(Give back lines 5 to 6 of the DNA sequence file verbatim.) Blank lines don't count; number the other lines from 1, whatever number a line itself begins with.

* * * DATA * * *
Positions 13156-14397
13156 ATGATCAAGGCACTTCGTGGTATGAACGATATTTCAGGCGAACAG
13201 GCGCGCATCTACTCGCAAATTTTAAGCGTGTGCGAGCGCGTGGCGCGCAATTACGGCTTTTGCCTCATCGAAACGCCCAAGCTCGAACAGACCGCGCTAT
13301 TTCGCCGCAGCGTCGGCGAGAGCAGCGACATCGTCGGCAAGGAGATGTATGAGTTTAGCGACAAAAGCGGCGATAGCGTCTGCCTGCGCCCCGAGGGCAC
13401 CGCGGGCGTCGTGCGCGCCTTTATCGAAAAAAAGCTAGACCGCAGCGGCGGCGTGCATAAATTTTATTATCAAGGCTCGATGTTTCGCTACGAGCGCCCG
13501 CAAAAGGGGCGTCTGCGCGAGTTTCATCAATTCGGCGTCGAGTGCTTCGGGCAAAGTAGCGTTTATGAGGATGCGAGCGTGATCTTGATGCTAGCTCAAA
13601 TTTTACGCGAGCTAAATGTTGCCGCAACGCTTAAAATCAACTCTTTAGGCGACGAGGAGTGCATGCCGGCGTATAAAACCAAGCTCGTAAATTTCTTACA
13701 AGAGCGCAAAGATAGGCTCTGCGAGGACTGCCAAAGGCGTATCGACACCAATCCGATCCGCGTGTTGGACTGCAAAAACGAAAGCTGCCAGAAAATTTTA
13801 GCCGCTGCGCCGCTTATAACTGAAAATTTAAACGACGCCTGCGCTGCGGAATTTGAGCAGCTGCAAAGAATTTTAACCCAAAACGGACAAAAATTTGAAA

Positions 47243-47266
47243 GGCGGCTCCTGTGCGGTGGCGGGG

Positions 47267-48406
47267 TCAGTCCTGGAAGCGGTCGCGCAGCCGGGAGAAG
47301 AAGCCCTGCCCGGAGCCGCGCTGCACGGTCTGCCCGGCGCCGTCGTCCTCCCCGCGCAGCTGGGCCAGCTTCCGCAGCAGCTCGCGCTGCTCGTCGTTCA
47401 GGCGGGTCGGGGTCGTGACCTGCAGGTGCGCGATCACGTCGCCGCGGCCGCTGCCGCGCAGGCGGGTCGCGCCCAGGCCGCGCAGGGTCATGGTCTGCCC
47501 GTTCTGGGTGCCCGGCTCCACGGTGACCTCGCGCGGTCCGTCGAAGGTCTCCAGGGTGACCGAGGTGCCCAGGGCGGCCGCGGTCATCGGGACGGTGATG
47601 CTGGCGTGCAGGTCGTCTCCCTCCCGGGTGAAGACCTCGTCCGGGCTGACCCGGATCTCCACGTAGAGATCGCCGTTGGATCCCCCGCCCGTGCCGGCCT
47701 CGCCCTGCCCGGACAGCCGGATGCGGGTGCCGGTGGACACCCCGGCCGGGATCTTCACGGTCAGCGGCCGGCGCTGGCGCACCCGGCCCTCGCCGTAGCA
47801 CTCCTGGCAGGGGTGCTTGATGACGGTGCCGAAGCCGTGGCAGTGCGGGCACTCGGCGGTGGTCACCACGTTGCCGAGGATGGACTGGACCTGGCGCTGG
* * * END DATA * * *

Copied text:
13401 CGCGGGCGTCGTGCGCGCCTTTATCGAAAAAAAGCTAGACCGCAGCGGCGGCGTGCATAAATTTTATTATCAAGGCTCGATGTTTCGCTACGAGCGCCCG
13501 CAAAAGGGGCGTCTGCGCGAGTTTCATCAATTCGGCGTCGAGTGCTTCGGGCAAAGTAGCGTTTATGAGGATGCGAGCGTGATCTTGATGCTAGCTCAAA